Steve Deane observes CEO Theo Spierings - just back from China - fronting the media.
A mural behind the boardroom table in Fonterra's downtown Auckland headquarters displays the names of dozens of places where the global dairy giant has a significant presence. At the bottom, in miniature lettering, sit Pahiatua and Brightwater. Top and centre, in the largest type of all, is Guangdong Province, China.
It was perhaps an unfortunate backdrop for a press conference during which Fonterra chief Theo Spierings attempted to reassure New Zealanders worried they might have fed their children contaminated milk powder that they were prominent in the company's thoughts.
"I do understand the anxiety and distress this issue has caused," the 49-year-old Dutchman said. "Like I said in China, I do apologise to consumers and the public for the anxiety and the discomfort this has caused."
The apology came less than a minute into Mr Spierings' 50-minute address - but not before he had reassured the massed media ranks that he had promised the Chinese he wouldn't leave their country until the "situation was stable".
The nod to hurt Kiwi feelings without admitting any wrongdoing would have gone down a treat with the company's lawyers. How well the apology played with the anxious and distressed is hard to say. It seems unlikely Mr Spierings won too many hearts and minds.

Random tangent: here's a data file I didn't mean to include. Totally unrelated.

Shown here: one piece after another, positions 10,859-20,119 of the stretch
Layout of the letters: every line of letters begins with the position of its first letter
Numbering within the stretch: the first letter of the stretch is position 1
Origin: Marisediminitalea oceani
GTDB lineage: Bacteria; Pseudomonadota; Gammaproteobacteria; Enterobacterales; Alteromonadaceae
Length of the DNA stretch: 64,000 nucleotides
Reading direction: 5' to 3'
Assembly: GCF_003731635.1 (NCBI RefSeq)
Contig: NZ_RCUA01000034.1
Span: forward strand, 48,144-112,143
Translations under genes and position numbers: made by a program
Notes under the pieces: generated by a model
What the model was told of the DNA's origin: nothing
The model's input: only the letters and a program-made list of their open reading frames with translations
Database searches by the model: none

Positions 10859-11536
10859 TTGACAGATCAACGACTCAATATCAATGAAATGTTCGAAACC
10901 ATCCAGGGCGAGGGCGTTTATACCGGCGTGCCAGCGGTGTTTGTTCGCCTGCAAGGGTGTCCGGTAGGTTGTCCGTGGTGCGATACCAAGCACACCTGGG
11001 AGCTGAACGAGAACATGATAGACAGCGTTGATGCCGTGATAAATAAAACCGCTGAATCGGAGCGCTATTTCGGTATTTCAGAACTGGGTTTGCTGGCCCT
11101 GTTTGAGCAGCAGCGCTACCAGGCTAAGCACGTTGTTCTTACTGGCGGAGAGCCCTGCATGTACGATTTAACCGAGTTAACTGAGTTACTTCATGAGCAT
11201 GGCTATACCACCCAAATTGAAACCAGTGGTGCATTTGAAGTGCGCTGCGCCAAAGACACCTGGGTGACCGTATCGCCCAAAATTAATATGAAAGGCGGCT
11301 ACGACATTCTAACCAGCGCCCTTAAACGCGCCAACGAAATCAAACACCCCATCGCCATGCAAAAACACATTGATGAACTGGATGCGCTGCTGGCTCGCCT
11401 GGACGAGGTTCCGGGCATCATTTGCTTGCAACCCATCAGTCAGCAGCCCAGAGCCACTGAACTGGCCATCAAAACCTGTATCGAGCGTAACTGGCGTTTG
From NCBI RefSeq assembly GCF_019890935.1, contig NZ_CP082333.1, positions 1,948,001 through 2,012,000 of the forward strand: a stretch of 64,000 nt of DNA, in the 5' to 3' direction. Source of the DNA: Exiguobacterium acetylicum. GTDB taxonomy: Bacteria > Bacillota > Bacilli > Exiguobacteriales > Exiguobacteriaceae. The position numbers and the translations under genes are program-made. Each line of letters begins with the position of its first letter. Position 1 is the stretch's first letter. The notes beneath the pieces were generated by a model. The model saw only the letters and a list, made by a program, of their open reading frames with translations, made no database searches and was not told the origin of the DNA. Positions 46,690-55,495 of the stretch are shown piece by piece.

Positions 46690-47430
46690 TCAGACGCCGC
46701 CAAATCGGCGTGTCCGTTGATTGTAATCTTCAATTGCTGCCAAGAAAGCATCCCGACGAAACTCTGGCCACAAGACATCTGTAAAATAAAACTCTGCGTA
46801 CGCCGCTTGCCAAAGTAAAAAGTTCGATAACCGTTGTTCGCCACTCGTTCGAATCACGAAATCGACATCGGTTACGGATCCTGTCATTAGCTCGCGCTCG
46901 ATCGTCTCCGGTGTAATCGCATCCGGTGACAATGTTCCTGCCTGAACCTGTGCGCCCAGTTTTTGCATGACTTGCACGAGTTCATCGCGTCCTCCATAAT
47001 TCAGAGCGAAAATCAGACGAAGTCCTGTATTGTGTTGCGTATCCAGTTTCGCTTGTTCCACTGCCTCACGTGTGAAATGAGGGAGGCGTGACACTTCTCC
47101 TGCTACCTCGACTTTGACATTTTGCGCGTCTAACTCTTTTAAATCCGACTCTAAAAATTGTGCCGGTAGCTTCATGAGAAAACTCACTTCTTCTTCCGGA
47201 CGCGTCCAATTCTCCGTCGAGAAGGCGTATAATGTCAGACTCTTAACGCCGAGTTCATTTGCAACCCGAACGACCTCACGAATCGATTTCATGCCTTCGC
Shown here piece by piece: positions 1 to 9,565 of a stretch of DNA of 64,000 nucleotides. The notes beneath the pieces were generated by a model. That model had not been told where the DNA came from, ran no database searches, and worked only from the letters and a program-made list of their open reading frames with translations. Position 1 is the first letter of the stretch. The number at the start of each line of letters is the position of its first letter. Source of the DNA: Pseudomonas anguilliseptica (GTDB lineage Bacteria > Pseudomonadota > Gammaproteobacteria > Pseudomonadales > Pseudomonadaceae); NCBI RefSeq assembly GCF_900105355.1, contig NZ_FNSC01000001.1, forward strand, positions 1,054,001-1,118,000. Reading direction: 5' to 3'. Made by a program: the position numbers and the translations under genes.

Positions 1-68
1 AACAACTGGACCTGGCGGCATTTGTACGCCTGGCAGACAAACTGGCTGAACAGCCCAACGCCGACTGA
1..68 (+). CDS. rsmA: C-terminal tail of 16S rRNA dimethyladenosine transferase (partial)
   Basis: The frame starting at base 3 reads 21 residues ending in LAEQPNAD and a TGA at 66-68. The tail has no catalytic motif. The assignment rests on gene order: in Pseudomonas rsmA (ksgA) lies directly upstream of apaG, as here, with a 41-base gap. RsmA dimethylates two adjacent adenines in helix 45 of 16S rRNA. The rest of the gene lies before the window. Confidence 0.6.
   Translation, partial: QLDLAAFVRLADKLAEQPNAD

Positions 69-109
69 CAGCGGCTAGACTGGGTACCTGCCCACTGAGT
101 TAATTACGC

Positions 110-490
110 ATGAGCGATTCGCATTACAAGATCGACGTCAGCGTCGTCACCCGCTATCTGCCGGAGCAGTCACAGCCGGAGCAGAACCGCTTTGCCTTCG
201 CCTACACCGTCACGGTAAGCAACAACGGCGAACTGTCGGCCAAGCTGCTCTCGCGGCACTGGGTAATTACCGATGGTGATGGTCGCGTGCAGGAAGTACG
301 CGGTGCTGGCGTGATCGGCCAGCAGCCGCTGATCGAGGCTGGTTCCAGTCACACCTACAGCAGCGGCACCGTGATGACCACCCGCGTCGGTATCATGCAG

The depth of emotion was hard to read in the man who earns $5 million-plus a year running NZ's largest company, although his clipped delivery and Dutch accent may have contributed to that.
Mr Spierings dodged questions about his own performance, suggesting it would be up to the board whether he resigned.
For the most part he remained relentlessly on message. Whenever possible, he avoided naming other companies, instead opting for the term "nutritional customers". It was the fact that they had turned 18 tonnes of potentially contaminated whey protein into 2200 tonnes of multiple products that had made gathering and promptly publicising all relevant information difficult.
Mistakes had been made because Fonterra took the responsible option of going public as soon as it realised there was a potential food safety issue, but before it had all the answers. It was "unfortunate some statements were made that were not correct", Mr Spierings said.
However, "if there is a food safety issue, we decide to disclose immediately. Where there is a food safety risk we go out, whether we have all the information or not". The company - and the public - now had all the information.
But that didn't include how Fonterra made such a colossal error in its production process. "We know what happened, but we do not know why ... "
He repeatedly used the terms "minute" and "one in millions" to describe the level of risk to consumers, but for those hoping for an answer as to when the health threat will have passed, there wasn't one.
Mr Spierings said that when Fonterra made its initial disclosure, it did not have much information because the product was still "captured" in the supply chains of its customers. "We don't have direct access to the supply chains of our customers, so that required full co-operation."
The good news was that all potentially contaminated products were off the shelves. "All stocks are contained. There is little or no more risk for consumers."